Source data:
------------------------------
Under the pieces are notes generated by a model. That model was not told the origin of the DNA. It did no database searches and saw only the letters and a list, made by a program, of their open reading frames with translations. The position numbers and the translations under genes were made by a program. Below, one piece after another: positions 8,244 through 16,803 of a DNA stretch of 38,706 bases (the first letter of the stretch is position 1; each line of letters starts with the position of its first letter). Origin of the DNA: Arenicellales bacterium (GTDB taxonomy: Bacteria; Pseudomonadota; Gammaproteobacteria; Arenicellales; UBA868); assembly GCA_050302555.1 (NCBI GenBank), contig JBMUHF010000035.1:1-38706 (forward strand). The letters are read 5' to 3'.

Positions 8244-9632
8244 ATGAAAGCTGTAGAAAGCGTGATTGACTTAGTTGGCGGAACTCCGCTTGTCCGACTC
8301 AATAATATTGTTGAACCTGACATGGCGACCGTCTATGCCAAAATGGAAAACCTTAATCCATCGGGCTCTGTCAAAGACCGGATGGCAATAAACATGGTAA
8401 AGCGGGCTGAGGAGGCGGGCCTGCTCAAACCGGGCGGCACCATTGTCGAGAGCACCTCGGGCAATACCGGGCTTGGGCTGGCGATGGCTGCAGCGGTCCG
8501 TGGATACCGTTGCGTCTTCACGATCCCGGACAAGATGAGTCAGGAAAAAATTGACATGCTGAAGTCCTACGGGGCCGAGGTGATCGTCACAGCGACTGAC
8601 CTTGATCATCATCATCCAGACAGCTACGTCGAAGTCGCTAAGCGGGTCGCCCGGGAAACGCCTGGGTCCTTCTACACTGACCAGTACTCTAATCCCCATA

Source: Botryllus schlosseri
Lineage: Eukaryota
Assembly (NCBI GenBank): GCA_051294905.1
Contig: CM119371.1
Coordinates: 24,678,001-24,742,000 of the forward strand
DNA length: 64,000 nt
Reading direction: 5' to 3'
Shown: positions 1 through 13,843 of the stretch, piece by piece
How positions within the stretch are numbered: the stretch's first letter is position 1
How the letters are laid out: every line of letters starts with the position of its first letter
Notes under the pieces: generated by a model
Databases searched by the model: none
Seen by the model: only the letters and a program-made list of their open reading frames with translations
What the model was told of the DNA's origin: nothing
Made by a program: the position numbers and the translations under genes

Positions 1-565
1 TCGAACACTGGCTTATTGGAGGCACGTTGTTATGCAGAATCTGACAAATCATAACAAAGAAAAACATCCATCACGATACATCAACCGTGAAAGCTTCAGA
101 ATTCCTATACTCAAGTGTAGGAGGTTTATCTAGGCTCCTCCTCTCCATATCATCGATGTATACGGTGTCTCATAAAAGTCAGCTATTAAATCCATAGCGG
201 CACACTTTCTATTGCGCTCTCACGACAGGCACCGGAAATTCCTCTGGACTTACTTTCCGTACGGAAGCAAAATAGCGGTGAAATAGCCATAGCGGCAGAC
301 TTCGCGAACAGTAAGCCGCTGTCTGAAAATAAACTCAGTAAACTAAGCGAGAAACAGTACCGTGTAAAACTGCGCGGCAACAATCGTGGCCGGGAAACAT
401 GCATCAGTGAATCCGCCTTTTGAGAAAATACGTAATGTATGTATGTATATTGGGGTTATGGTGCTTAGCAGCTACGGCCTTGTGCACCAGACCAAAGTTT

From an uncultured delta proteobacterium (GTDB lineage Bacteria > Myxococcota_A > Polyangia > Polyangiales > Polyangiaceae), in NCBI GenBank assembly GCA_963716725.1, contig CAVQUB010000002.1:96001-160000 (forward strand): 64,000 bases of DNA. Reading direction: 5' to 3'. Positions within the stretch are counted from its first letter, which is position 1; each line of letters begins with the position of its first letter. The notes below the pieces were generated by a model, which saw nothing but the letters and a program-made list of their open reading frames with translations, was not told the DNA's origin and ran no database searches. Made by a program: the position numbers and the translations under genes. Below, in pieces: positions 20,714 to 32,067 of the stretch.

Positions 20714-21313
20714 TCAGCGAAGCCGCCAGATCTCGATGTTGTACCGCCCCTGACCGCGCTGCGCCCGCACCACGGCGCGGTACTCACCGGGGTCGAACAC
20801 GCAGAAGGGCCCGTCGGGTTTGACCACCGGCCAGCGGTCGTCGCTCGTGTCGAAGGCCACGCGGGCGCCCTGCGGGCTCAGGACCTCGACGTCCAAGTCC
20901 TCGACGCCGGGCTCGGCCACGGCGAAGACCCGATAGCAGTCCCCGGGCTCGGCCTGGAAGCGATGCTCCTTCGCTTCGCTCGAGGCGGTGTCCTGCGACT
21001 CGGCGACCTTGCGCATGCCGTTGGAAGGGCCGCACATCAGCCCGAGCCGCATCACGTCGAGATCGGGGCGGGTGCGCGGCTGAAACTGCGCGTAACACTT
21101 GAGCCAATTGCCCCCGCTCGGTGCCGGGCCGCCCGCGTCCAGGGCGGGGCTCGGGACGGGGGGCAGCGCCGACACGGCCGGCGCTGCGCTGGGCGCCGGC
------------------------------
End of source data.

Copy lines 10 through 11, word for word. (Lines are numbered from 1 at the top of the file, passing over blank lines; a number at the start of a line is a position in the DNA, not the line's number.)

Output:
Assembly (NCBI GenBank): GCA_051294905.1
Contig: CM119371.1